New to Bike Touring?

Welcome to the wonderful world of bicycle touring!

Getting started with touring can be a bit overwhelming and fear inducing. The abundance of great information available on bike touring can lead to analysis paralysis. Also, the unknown of planning and executing the first trip can surely cause some anxiety.

So let’s pause, take a breath, and break this down into manageable chunks. Here’s a general methodology to help you plan your trips. I also describe the basic items you’ll need.

Tour Planning Method

Define the adventure. Don’t assume true adventure only comes with the fly by the seat of your pants experiences that are fully spontaneous and unplanned. While some of the most beautiful moments in life come to me in this manner, I find they are mostly unexpected and far and few in between.

With most things in life, a little preparation and planning can go a long way to an enjoyable and successful experience. Consider the exchange between Alice and the Cheshire Cat from Alice in Wonderland:

Alice: “Would you tell me, please, which way I ought to go from here?”
Cat: “That depends a good deal on where you want to get to.”
Alice: “I don’t much care where –”
Cat: “Then it doesn’t matter which way you go.”

You need to have a defined experience in mind in order to plan for your journey. This isn’t to make your trip rigid or incapable of the spontaneously sublime, but to give you a general roadmap of things that will be critical to your success. Too many times I have shown up to find the route impassable, something simply no longer existed, or I got the wrong day of the week–experiences that could have been easily mitigated had I spent a few minutes doing my due diligence.

Action! Begin the journey by jotting down in a few words what you intend to get out of the experience. For example, consider these scenarios:

Scenario A:

I want to get away for the weekend and pound out some miles and do it really fast. I also have some money burning in my pocket and I don’t care what it will cost.

Scenario B:

I want to get away for the weekend and pound out some miles and do it in a really enjoyable way that will allow me to soak in the sights and sounds of my trek. I am on a budget so will need to fly on the cheap.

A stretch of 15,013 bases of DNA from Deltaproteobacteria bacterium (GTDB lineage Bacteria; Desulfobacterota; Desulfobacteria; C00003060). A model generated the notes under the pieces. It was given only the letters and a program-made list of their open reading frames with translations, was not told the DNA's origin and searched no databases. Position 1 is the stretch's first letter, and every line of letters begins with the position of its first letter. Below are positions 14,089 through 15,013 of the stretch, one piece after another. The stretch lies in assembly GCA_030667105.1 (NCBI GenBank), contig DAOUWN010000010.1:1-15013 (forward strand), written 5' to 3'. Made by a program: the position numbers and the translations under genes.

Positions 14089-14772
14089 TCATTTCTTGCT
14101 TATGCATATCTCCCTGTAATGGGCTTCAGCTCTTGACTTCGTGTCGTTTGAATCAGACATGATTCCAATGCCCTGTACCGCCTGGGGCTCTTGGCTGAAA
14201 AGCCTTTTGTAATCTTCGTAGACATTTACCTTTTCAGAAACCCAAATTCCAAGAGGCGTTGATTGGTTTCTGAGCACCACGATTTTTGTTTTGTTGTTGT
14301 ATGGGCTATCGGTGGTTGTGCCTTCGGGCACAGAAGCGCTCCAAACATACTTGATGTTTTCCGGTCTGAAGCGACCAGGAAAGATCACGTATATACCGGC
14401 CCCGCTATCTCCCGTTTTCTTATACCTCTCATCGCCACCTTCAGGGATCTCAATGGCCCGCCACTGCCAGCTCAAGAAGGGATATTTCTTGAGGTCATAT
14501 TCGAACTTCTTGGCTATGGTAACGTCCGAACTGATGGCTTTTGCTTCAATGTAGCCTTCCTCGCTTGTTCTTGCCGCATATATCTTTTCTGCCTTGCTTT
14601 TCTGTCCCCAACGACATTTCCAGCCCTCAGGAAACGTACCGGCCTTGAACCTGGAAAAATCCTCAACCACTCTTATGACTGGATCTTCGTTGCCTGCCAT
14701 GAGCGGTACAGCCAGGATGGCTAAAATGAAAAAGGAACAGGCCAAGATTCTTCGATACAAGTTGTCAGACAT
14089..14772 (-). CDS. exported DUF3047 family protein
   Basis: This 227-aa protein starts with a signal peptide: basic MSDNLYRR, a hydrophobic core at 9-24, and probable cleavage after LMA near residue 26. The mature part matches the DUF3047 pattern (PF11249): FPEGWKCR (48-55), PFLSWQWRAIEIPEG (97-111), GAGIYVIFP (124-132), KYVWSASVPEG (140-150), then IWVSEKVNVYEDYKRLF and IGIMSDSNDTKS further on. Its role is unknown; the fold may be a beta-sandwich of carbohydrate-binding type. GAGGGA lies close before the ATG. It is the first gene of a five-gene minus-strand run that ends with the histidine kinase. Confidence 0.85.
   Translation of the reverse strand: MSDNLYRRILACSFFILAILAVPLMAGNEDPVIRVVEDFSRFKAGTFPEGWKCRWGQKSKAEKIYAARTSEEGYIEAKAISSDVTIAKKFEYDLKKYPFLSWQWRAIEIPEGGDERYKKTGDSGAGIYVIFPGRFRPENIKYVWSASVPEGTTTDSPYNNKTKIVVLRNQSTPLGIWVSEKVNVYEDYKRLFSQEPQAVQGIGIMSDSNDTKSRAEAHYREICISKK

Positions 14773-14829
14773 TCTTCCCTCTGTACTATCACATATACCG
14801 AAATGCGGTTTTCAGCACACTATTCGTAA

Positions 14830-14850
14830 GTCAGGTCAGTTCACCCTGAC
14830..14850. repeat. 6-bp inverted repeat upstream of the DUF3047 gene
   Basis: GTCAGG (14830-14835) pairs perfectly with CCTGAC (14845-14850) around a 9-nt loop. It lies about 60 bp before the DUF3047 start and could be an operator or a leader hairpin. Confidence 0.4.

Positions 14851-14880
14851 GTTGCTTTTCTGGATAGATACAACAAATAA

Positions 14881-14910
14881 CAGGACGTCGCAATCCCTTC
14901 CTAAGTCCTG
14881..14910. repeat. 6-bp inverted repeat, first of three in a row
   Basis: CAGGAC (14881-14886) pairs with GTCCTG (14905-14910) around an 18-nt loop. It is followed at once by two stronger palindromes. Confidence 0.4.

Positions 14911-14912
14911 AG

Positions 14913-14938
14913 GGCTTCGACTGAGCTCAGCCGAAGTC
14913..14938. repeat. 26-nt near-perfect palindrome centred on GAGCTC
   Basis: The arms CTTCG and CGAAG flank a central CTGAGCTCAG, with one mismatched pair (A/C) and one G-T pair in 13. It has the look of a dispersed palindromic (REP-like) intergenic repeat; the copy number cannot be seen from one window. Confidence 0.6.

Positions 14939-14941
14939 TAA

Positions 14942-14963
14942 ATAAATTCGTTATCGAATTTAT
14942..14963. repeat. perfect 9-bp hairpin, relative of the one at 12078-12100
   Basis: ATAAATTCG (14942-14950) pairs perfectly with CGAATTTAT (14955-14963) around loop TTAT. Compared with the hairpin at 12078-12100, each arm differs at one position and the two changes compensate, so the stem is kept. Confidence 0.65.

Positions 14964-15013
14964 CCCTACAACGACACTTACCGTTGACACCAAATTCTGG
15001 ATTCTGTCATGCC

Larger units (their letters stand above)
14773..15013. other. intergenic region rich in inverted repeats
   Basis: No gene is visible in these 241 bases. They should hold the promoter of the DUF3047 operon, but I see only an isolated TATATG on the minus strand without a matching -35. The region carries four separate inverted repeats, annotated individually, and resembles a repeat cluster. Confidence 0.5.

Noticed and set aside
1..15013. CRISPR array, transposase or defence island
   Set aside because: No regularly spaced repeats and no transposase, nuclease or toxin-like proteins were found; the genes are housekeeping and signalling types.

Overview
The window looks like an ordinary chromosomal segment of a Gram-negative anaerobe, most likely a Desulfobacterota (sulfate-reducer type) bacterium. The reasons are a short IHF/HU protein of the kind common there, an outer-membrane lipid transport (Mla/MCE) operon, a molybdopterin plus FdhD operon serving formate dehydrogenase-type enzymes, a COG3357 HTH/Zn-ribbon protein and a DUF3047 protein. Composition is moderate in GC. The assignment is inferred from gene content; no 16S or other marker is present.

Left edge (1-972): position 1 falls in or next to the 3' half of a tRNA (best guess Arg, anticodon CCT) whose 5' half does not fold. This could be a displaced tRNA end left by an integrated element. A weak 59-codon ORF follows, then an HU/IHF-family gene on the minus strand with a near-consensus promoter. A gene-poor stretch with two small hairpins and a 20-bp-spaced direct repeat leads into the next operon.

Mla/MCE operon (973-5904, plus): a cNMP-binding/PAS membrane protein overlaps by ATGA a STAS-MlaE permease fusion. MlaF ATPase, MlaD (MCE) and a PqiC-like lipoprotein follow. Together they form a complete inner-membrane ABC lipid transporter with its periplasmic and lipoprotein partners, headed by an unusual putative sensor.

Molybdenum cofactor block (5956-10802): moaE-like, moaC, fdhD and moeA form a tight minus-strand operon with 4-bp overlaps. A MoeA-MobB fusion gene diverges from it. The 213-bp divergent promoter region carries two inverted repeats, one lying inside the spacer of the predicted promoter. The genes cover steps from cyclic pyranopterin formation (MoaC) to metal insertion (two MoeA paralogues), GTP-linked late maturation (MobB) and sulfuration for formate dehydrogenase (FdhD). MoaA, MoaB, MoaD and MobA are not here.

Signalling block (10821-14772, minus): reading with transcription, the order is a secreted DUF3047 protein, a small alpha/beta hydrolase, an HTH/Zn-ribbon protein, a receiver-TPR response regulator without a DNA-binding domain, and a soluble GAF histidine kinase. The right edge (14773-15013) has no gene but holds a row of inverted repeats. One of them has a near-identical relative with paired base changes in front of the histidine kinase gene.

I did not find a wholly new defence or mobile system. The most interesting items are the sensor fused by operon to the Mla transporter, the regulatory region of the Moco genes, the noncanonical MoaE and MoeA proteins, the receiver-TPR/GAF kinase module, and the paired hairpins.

These scenarios help illustrate some very different experiences. In Scenario A, I am going to travel light, with little gear. I have money to burn so I will be staying at motels/hotels along the way, which means I can go far with little gear. In Scenario B, I am going to need to pack all the gear I need to survive for the weekend–on my bike. This is going to slow me down with the weight of the gear, and require some more equipment (tent, stove, sleeping bag, etc.). Also, I’ll need some access to a camp ground for my overnight stay.

Tip! It is increasingly important to define the desired experience when traveling with companions. Never assume you are on the same page. Human beings have vastly different perspectives, intentions, and thought processes.

Take this anecdote. About once every year or so, I get the great pleasure of meeting up with my good buddy Ed for a balls to the walls weekend warrior extravaganza. I was rearing for a grueling weekend backpacking adventure, somewhere within a few hours of Salt Lake City. I call up Ed, we toss around doing going the backpacking route or going for setting up basecamp and going for a really long day hike. We met up, drive to Fort Bridger, WY, and set off for King’s Peak, the highest mountain peak in Utah. However, at the start, Ed is very confused when I throw on my fully packed backpack. We talk about how I really want to backpack, and how he isn’t really up for that. Ed, being the ultrarunning speed demon and endurance junkie that he is speeds off ahead of me, and I was left for the day with anger and resentment over the whole experience. When confronting him about it later that day, we learn that we miscommunicated our expectations of what we wanted to get out of the trip.